Figure 1 depicts this structure.

Figure 1 clarifies

- that commands executed at all Stata levels can access and change the objects in global memory,
- that only commands executed at Stata level 0 can access and change the objects local to Stata level 0,
- that only commands executed at Stata level 1 can access and change the objects local to Stata level 1, and
- that only commands executed at Stata level 2 can access and change the objects local to Stata level 2.

**Global and local macros: Storing and extracting**

Macros are Stata boxes that hold information as characters, also known as strings. Stata has both global macros and local macros. Global macros are global and local macros are local. Global macros can be accessed and changed by a command executed at any Stata level. Local macros can be accessed and changed only by a command executed at a specific Stata level.

The easiest way to begin to understand global macros is to put something into a global macro and then to get it back out. Code block 3 contains the code for **global1.do** which stores and the retrieves information from a global macro.

// version 1.0.0 04Oct2015 version 14 global vlist "y x1 x2" display "vlist contains $vlist"

**Example 3: Output from do global1**

. do global1 . // version 1.0.0 04Oct2015 . version 14 . global vlist "y x1 x2" . display "vlist contains $vlist" vlist contains y x1 x2 . end of do-file

Line 3 of code block 3 puts the string **y x1 x2** into the global macro named **vlist**. To extract what I put into a global macro, I prefix the name of global macro with a **$**. Line 4 of the code block and its output in example 3 illustrate this usage by extracting and displaying the contents of **vlist**.

Code block 4 contains the code for **local1.do** and its output is given in example 4. They illustrate how to put something into a local macro and how to extract something from it.

// version 1.0.0 04Oct2015 version 14 local vlist "y x1 x2" display "vlist contains `vlist'"

**Example 4: Output from do global1**

. do local1 . // version 1.0.0 04Oct2015 . version 14 . local vlist "y x1 x2" . display "vlist contains `vlist'" vlist contains y x1 x2 . end of do-file

Line 3 of code block 3 puts the string **y x1 x2** into the local macro named **vlist**. To extract what I put into a local macro I enclose the name of the local macro between a single left quote (‘) and a single right quote (’). Line 4 of code block 3 displays what is contained in the local macro **vlist** and its output in example 4 illustrates this usage.

**Getting stuff from Stata commands**

Now that we have boxes, I will show you how to store stuff computed by Stata in these boxes. Analysis commands, like **summarize**, store their results in **r()**. Estimation commands, like **regress**, store their results in **e()**. Somewhat tautologically, commands that store their results in **r()** are also known as r-class commands and commands that store their results in **e()** are also known as e-class commands.

I can use **return list** to see results stored by an r-class command. Below, I list out what **summarize** has stored in **r()** and compute the mean from the stored results.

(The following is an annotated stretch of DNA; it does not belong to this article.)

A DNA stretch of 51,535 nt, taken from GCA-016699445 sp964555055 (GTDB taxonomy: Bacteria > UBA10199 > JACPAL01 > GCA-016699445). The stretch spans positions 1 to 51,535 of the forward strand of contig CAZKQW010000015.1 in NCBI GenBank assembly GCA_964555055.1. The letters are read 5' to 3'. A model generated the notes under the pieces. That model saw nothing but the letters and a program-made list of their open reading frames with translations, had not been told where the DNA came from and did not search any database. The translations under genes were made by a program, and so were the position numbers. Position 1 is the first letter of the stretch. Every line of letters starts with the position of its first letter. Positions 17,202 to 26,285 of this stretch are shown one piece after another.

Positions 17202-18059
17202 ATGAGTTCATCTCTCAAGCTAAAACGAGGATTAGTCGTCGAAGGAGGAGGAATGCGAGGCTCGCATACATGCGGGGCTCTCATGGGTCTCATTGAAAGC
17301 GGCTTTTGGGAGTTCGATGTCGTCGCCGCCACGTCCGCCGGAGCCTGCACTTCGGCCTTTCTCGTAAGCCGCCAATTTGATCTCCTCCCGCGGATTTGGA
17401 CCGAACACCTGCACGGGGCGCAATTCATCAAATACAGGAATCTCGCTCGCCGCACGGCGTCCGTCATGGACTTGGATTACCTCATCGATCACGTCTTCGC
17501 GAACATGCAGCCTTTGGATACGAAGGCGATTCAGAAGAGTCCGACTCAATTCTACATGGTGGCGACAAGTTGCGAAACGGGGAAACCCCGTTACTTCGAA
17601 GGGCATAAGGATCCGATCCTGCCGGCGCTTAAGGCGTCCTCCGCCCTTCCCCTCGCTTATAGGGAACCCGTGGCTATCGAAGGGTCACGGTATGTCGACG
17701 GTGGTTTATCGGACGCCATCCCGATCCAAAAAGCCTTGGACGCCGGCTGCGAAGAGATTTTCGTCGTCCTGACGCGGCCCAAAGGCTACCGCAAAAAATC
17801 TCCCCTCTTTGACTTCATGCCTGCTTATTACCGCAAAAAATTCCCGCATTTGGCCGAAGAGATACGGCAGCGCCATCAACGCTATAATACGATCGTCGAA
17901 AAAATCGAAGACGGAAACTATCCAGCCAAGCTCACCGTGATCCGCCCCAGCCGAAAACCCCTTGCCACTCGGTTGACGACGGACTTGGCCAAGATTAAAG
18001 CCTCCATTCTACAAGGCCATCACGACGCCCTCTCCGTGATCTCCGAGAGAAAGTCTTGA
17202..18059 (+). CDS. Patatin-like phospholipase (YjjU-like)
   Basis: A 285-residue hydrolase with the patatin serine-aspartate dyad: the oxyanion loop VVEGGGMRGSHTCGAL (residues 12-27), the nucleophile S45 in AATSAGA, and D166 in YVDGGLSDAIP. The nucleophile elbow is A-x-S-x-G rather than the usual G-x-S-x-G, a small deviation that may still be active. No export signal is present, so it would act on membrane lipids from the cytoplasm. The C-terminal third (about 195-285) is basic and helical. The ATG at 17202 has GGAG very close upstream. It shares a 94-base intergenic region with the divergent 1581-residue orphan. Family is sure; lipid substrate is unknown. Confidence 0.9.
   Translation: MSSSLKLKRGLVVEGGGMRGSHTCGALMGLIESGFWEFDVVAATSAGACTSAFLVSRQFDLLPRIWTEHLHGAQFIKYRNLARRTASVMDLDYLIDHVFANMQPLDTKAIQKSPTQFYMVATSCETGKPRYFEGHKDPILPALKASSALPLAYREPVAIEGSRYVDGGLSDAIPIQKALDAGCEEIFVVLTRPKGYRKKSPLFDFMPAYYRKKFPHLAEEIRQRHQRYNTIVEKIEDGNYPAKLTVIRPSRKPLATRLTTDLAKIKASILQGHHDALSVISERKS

**Example 5: Getting results from an r-class command**

. use http://www.stata.com/data/accident2.dta, clear . summarize accidents Variable | Obs Mean Std. Dev. Min Max -------------+--------------------------------------------------------- accidents | 948 .8512658 2.851856 0 20 . return list scalars: r(N) = 948 r(sum_w) = 948 r(mean) = .8512658227848101 r(Var) = 8.133081817331211 r(sd) = 2.851855854935732 r(min) = 0 r(max) = 20 r(sum) = 807 . local sum = r(sum) . local N = r(N) . display "The mean is " `sum'/`N' The mean is .85126582

Estimation commands are more formal than analysis commands, so they save more stuff.

Official Stata estimation commands save lots of stuff, because they follow lots of rules that make postestimation easy for users. Do not be alarmed by the number of things stored by **poisson**. Below, I list out the results stored by **poisson** and create a Stata matrix that contains the coefficient estimates.

**Example 6: Getting results from an e-class command**

. poisson accidents traffic tickets male Iteration 0: log likelihood = -377.98594 Iteration 1: log likelihood = -370.68001 Iteration 2: log likelihood = -370.66527 Iteration 3: log likelihood = -370.66527 Poisson regression Number of obs = 948 LR chi2(3) = 3357.64 Prob > chi2 = 0.0000 Log likelihood = -370.66527 Pseudo R2 = 0.8191 ------------------------------------------------------------------------------ accidents | Coef. Std. Err. z P>|z| [95% Conf. Interval] -------------+---------------------------------------------------------------- traffic | .0764399 .0129856 5.89 0.000 .0509887 .1018912 tickets | 1.366614 .0380641 35.90 0.000 1.29201 1.441218 male | 3.228004 .1145458 28.18 0.000 3.003499 3.45251 _cons | -7.434478 .2590086 -28.70 0.000 -7.942126 -6.92683 ------------------------------------------------------------------------------ . ereturn list scalars: e(rank) = 4 e(N) = 948 e(ic) = 3 e(k) = 4 e(k_eq) = 1 e(k_dv) = 1 e(converged) = 1 e(rc) = 0 e(ll) = -370.6652697757637 e(k_eq_model) = 1 e(ll_0) = -2049.485325326086 e(df_m) = 3 e(chi2) = 3357.640111100644 e(p) = 0 e(r2_p) = .8191422669899876 macros: e(cmdline) : "poisson accidents traffic tickets male" e(cmd) : "poisson" e(predict) : "poisso_p" e(estat_cmd) : "poisson_estat" e(chi2type) : "LR" e(opt) : "moptimize" e(vce) : "oim" e(title) : "Poisson regression" e(user) : "poiss_lf" e(ml_method) : "e2" e(technique) : "nr" e(which) : "max" e(depvar) : "accidents" e(properties) : "b V" matrices: e(b) : 1 x 4 e(V) : 4 x 4 e(ilog) : 1 x 20 e(gradient) : 1 x 4 functions: e(sample) . matrix b = e(b) . matrix list b b[1,4] accidents: accidents: accidents: accidents: traffic tickets male _cons y1 .07643992 1.366614 3.2280044 -7.434478